Are you a pelvis thruster?
It's not rocket science that how you use your body influences the strength of different muscles, but what's often overlooked are the unconscious movement habits that undermine your strength, day in and day out.
Your glutes for example. Strong glutes stabilize the bones of your pelvis and also support your pelvic floor muscles.
There's one habit however that consistently undermines glute strength (and pelvic floor strength).
Where's your weight?
Let's do an experiment:
- take off your shoes
- stand up with straight legs (no knee bend)
- check in with your feet and notice which part of your foot is supporting your body weight
Is your weight more over the balls of your feet or your heels or does it feel centered over your arches (one foot may have a different story than the other)?
TIP: If you're wearing shoes with any amount of heel elevation (which is the vast majority of shoes), take them off so you get an accurate assessment.
Have your phone charger handy? It's a great make-shift plumb line that is very revealing. Hold one end on the side of your hip, centered between the front and back. Let the heavy plug end dangle down by your ankle. It should line up with the bone that sticks out on the side of your ankle. For most people, it drifts forward.
back it up
If your plumb line drifts forward, back your hips up so they're stacked over your heels. This gives the muscles on your backside (your glutes and hamstrings) a chance to participate in keeping you upright.
Feel like your going to fall backwards? That's really common. Try bending forward (just a little) at your hips, like you’re making a tiny bow, until you feel steady on your feet with your weight stacked over your heels.
what about your glutes?
The vast majority of my clients and students have a habit of standing with their hips thrust forward, while clenching their glutes and tucking their pelvis. It's bad news for the glutes.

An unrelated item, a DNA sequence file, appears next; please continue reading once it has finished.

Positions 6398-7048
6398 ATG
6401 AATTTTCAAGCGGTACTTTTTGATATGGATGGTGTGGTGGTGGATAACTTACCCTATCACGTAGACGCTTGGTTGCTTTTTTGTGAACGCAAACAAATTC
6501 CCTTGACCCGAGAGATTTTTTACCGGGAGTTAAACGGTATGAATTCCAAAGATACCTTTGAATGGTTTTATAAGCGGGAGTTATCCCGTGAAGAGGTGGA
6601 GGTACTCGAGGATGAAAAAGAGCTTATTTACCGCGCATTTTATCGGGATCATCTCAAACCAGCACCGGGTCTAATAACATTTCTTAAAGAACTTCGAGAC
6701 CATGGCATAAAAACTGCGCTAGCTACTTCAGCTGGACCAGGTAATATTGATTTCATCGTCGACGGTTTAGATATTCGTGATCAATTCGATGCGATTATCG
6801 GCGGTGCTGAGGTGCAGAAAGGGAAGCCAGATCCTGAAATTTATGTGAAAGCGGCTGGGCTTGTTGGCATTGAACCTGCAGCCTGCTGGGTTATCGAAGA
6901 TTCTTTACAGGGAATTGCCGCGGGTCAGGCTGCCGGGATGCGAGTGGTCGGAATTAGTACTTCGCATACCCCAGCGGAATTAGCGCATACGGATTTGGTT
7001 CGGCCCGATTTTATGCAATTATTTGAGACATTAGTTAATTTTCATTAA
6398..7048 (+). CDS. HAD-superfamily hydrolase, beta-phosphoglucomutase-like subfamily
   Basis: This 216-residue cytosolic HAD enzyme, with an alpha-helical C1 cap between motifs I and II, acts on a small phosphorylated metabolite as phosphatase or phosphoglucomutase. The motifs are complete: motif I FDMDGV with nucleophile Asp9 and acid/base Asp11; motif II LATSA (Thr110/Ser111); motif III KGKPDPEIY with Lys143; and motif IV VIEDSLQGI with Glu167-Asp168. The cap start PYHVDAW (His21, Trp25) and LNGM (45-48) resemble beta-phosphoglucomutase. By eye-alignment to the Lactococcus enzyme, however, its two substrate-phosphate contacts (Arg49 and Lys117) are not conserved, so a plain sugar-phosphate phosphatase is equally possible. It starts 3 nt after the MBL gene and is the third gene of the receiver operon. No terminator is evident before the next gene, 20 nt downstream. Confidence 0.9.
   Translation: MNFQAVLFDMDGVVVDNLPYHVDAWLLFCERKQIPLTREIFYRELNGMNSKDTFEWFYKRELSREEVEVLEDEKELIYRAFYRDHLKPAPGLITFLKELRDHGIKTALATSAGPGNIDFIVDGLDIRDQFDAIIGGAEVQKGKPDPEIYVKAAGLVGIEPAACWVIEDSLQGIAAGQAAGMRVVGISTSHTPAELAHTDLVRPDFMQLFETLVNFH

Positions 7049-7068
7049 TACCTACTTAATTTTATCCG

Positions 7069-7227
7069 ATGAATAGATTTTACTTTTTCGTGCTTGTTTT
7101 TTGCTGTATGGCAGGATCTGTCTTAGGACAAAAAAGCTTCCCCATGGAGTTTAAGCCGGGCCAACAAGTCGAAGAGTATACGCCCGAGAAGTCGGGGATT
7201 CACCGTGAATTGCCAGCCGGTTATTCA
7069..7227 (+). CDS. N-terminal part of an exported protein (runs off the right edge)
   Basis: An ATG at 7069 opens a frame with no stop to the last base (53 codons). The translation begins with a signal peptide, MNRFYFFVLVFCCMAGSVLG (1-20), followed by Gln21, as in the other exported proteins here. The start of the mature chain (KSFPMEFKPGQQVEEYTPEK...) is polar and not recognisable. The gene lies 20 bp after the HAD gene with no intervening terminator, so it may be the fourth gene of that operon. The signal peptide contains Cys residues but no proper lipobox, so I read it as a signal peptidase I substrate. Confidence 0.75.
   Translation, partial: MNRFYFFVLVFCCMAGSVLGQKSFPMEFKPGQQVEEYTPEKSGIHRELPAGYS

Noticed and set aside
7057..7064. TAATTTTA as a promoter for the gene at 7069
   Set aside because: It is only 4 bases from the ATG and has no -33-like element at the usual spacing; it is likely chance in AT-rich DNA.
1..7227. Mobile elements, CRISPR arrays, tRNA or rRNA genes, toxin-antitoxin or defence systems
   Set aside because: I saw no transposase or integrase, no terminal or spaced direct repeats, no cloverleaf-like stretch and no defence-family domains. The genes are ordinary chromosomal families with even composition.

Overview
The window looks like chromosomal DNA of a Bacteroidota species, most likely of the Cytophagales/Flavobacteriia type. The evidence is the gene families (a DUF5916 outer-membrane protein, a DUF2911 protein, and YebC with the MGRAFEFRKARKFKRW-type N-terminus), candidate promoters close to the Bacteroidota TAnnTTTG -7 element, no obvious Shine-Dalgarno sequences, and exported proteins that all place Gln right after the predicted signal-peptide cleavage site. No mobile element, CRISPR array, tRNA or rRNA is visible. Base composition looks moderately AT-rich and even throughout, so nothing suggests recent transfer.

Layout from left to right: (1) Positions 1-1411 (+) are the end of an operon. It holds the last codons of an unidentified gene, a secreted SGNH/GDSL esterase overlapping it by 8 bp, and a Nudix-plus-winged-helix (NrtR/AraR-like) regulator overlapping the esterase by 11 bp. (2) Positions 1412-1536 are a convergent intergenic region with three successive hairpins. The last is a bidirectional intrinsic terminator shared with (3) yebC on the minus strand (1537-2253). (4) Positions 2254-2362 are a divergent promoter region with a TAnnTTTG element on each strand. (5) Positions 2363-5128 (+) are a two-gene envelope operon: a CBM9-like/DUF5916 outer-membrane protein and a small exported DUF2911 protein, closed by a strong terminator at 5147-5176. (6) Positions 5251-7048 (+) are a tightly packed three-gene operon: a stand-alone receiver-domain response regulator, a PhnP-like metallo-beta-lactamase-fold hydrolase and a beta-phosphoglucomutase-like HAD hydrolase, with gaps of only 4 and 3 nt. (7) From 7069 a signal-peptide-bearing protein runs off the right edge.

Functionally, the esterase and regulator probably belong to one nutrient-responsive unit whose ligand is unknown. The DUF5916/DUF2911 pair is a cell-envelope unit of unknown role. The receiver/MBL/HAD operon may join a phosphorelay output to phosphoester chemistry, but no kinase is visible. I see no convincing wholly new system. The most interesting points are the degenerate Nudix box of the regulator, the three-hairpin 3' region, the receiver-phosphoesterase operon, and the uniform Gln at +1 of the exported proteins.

When you stand like this day in and day out, decade after decade, your glutes lose strength. They're not able to do their job. They can't help stabilize your pelvis. They can't support your pelvic floor. Over time you develop the infamous Flat Ass Syndrome.
Here’s the bottom line – if you want to decrease pelvic pain and improve the current state of your pelvic floor, you need glutes that are active participants throughout your day. Yes, you could go to the gym and spend 10-15 minutes 2-3 times a week doing specific exercises to target your glutes, but your body requires more than that.
Instead, back your pelvis up and start using your glutes throughout the day, 7 days a week, no gym required.
Last time you practiced keeping the outside edge of your feet straight and the width of your feet in line with the width of the front of your pelvis (ASIS).
Now you get to add in this 3rd piece to your stance puzzle. Start noticing where your weight is when you’re standing – at the kitchen sink, when you brush your teeth, wait in line at the bank or the post office or the grocery or, or, or…………. and gently back yourself up until your pelvis is stacked over your ankles.
It’s a process to shift the habit. Eventually it will become your new norm and your glutes and pelvic floor will thank you!